The story of the world’s oldest football club and the city that gave football to the world
Sheffield is the birthplace of modern football and had a huge influence on the developing game. The Sheffield Football Association rivalled the game’s ruling body and had a large say in the formation of the Laws of the game. In its day, it was the world-leader in innovative football-firsts responsible for introducing referees, the one-man offside rule, heading, the use of a crossbar, penalty kicks, corner kicks and free kicks.
October 2007 marked the 150th anniversary of the founding of Sheffield FC, the world’s oldest football club in any code. There were considerable celebrations in England and among the wider football community with Inter Milan, AC Milan, Ajax, Real Madrid and Barcelona all involved. ‘The Club’, as it is universally known, has attracted a host of celebrity sporting members including Pele, Sven Goran Eriksson, Michael Vaughan, Sepp Blatter, Eric Cantona, Sir Bobby Robson, David Blunkett, Kenny Dalglish, Gordon Banks, Chelsea FC and Def Leppard. In recognition of its unique position, Sheffield FC received a FIFA Centenary Order of Merit in 2004. Only one other team has been honoured with the Order, Real Madrid.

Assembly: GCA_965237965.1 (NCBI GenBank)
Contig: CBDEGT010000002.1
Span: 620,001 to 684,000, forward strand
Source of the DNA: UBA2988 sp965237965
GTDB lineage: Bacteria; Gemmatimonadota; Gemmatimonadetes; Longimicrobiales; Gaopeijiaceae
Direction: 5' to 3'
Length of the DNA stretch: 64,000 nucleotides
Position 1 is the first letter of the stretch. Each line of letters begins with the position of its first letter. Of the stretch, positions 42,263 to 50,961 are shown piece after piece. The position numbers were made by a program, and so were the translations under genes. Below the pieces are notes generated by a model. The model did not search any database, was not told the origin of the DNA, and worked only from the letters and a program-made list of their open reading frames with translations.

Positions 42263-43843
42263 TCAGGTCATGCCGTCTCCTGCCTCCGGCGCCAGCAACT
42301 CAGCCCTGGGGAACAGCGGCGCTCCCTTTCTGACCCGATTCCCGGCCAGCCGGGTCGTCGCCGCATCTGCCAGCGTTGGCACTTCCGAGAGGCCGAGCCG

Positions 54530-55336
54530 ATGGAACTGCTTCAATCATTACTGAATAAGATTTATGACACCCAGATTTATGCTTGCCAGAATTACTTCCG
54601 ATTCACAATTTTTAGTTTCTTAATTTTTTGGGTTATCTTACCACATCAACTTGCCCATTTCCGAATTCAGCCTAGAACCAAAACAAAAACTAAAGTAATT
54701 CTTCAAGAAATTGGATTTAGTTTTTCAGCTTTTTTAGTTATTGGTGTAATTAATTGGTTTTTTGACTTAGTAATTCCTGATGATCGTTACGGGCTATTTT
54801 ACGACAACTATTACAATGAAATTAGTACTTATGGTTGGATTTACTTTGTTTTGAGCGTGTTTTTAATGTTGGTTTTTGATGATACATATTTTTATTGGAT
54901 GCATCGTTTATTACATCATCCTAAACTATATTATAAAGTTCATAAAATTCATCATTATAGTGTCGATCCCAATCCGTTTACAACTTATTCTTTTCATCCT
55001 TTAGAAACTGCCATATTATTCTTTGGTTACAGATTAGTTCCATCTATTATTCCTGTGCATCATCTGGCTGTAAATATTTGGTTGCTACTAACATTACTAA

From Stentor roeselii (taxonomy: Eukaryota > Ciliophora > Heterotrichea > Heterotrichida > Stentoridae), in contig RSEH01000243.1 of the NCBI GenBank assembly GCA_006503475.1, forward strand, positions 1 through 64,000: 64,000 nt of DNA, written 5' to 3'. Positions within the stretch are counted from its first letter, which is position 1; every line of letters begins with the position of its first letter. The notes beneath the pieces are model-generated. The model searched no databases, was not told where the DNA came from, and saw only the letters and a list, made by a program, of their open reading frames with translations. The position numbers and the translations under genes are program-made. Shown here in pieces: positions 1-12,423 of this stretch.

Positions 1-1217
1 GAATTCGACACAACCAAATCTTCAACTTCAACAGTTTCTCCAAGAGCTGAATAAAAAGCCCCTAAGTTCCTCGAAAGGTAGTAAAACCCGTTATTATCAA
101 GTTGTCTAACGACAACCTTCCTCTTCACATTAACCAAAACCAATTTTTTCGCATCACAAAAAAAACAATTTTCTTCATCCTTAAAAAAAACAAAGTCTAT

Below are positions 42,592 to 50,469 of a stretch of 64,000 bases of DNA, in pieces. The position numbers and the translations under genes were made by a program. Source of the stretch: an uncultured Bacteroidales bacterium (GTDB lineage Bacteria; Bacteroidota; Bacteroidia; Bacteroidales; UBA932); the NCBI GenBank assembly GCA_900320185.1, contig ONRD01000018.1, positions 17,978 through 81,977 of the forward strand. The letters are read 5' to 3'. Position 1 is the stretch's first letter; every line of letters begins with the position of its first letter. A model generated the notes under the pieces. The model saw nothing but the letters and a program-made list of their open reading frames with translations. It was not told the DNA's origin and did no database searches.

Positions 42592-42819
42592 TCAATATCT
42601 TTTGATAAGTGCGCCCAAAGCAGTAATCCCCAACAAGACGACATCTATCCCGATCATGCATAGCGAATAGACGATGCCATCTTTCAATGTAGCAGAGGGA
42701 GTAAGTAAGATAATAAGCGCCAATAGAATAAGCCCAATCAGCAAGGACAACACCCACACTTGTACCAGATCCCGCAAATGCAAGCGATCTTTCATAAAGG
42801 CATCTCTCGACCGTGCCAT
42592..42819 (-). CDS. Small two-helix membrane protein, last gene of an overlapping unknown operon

When professionalism arose in the late 19th century, Sheffield FC decided not to embrace it, allowing the rise and growth of Sheffield Wednesday and Sheffield United. The Club kept going as an amateur concern and are currently in the Northern Premier League’s Division One South, seven divisions below the Premier League.
From Sheffield with Love traces The Club’s birth and charts the growth of football in Sheffield, the city that gave organised football to the worldDownload first chapter [PDF]
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On the subject of Sheffield, it is a shame that in many ways the best of this week’s crop, From Sheffield With Love by Brendan Murphy (SportsBooks), which traces the story of England’s oldest football club, Sheffield FC, will get little publicity or potentially shelf space. It really is a fascinating read, brilliantly researched, about a club whose heyday was well over 100 years ago. Well done to both the author for his research, and also local publisher SportsBooks for having the courage to bring out such a book. I hope it does well.
Peter Matthews, BBC Online
A tribute to the part played by sons of the city in the development of the world’s most popular sport.
Bill Bridge, Yorkshire Post